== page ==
Why Is Trump Ceding the GOP's Foreign Policy Advantage?

Bernie Sanders supporters cheer at a campaign rally in Hartford, Connecticut, on April 25. The author writes that with his left-of-center foreign policy, Trump is trying to make a case that if Bernie supporters can’t have Sanders, he is the next best thing. Mike Segar/reuters

This article first appeared on the American Enterprise Institute site.

For decades, Republican presidential candidates have enjoyed a distinct advantage when it comes to foreign and national security policy.

In 2012, President Obama briefly closed the foreign policy gap with Mitt Romney before his election by promising that the "tide of war" had receded and that he would focus on "nation building here at home."

But since then the rise and spread of the Islamic State militant group (ISIS), a spate of terrorist attacks in Europe, a resurgent Russia and a world that appears to be spinning out of control have restored the previous order. Today, Americans disapprove of Obama's handling of foreign affairs by a margin of 57 percent to 39 percent.

That should be good news for the GOP going into the 2016 presidential election, right?

After all, the presumptive Democratic nominee, Hillary Clinton, was Barack Obama's secretary of state—the architect of the very policies of which Americans so vehemently disapprove.

Sadly, that is not the case. A new Wall Street Journal/NBC News poll shows that voters favor Hillary Clinton over Donald Trump by a stunning 27-point margin when it comes to handling foreign policy.

The Journal poll reports that "56 percent of voters said Mrs. Clinton would be better able to handle foreign policy, while 29 percent picked Mr. Trump. The survey found her with a 10-percentage-point edge on who would be the better commander in chief."

Trump is running to Clinton's left when it comes to global affairs—echoing Bernie Sanders's criticism of her vote for the war in Iraq, and promising, like Sanders, to stop spending money in the Middle East so we can invest in roads and bridges.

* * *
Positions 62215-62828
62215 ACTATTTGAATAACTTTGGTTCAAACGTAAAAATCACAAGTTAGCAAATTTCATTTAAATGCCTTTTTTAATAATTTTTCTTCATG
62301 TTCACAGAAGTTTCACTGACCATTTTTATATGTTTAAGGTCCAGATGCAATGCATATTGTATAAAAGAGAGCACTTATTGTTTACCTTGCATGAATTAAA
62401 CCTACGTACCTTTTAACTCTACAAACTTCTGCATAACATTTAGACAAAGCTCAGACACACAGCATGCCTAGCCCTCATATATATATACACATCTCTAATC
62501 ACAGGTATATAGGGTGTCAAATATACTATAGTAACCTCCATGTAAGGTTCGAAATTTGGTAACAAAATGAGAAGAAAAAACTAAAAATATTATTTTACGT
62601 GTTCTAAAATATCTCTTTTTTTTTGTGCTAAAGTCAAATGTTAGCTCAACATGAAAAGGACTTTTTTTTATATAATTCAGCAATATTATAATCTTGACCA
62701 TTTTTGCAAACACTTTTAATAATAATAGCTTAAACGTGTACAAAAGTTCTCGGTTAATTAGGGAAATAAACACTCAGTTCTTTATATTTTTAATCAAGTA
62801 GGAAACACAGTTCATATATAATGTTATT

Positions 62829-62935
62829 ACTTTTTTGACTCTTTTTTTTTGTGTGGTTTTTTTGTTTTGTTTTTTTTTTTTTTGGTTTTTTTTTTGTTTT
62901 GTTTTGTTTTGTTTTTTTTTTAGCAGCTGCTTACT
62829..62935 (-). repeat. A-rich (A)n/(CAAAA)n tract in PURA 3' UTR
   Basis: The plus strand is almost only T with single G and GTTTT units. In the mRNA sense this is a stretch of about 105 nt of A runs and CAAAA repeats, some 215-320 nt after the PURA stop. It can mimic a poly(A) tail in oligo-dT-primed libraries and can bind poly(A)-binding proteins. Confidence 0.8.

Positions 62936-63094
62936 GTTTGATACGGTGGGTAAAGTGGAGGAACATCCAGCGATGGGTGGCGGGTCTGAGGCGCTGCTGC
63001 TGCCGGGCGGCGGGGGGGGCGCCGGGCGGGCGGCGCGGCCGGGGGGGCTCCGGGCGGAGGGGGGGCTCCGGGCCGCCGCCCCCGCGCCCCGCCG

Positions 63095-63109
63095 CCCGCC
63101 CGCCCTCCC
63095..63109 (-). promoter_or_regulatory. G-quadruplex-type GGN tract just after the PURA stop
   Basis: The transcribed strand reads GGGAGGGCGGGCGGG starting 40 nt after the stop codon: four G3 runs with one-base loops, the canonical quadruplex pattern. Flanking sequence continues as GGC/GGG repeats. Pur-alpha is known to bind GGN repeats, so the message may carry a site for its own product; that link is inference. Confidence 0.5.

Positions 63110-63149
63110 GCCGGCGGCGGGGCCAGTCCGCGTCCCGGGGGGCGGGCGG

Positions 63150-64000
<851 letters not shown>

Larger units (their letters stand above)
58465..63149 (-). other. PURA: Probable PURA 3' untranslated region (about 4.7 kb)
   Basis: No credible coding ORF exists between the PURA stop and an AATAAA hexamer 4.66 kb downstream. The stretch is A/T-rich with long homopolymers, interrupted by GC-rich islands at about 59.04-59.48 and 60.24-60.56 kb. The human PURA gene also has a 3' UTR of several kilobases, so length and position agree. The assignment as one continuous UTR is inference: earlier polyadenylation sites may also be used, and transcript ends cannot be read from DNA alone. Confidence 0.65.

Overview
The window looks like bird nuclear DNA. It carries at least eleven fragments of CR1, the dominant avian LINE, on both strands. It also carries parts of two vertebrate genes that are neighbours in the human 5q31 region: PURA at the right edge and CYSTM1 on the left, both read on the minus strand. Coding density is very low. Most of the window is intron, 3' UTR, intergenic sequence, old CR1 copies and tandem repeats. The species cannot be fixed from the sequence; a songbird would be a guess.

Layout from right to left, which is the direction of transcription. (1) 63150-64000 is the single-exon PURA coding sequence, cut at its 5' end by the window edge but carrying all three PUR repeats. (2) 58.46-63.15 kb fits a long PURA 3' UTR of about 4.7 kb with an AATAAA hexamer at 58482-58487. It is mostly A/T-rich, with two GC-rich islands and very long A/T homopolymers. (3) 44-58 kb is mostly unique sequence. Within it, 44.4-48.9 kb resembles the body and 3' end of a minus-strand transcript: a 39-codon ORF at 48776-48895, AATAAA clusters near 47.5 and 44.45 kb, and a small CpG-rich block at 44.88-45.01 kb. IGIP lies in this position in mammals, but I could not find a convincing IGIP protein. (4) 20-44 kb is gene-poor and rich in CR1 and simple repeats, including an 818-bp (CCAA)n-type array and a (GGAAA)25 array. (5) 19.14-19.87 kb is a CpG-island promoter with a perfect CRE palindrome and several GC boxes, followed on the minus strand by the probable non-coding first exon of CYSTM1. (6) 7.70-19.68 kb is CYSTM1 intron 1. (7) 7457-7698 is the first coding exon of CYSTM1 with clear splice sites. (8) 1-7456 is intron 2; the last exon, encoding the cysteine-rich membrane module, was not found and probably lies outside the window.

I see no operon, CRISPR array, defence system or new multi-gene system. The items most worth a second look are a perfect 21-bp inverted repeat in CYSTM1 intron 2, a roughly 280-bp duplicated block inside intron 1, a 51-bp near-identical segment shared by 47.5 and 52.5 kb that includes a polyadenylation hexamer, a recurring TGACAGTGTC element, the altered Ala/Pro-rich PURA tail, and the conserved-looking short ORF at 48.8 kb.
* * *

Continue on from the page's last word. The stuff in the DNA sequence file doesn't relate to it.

With the downing of EgyptAir Flight 804, the attacks in Paris and Brussels, Iran capturing U.S. sailors and Russia sending MiG fighters to buzz U.S. warships, Trump's calls to withdraw from the world so we can focus on "nation building here at home" may not have the same political resonance they did for Obama in 2012.

But Trump may be OK with that. As I have pointed out here, Trump believes his key to victory is winning over disaffected Sanders voters. "I think I'm gonna go out and I'm gonna get millions of people from the Democrats.… I'm gonna get Bernie people to vote," Trump recently said.

His attacks on the Bush-Clinton decision to go to war in Iraq, and calls for non-intervention, are designed to appeal to these disaffected Democrats.

Trump is careful not go too far (he promises to "beat the hell out of ISIS" and rebuild our military) so as not to completely alienate the GOP base. But his strategy is as clear as day: tack to Clinton's left on foreign policy to make his campaign an appealing place to land for Sanders supporters when Clinton finally secures her party's nomination.

And while his foreign policy numbers are bad, the Wall Street Journal/NBC poll shows other areas where Trump beats Clinton by appealing to Sanders's issues. He bests Clinton by 21 points on "dealing with Wall Street"…by 10 points when it comes to "protecting America on trade"…and by 33 points on "changing business as usual." Together with his left-of-center foreign policy, he is trying to make a case that if they can't have Sanders, Trump is the next best thing.

So the truth is Trump may not be "losing" the historic GOP advantage on foreign policy; he may be willingly ceding it as part of an effort to win votes on the far left.

Marc Thiessen is a resident fellow at the American Enterprise Institute.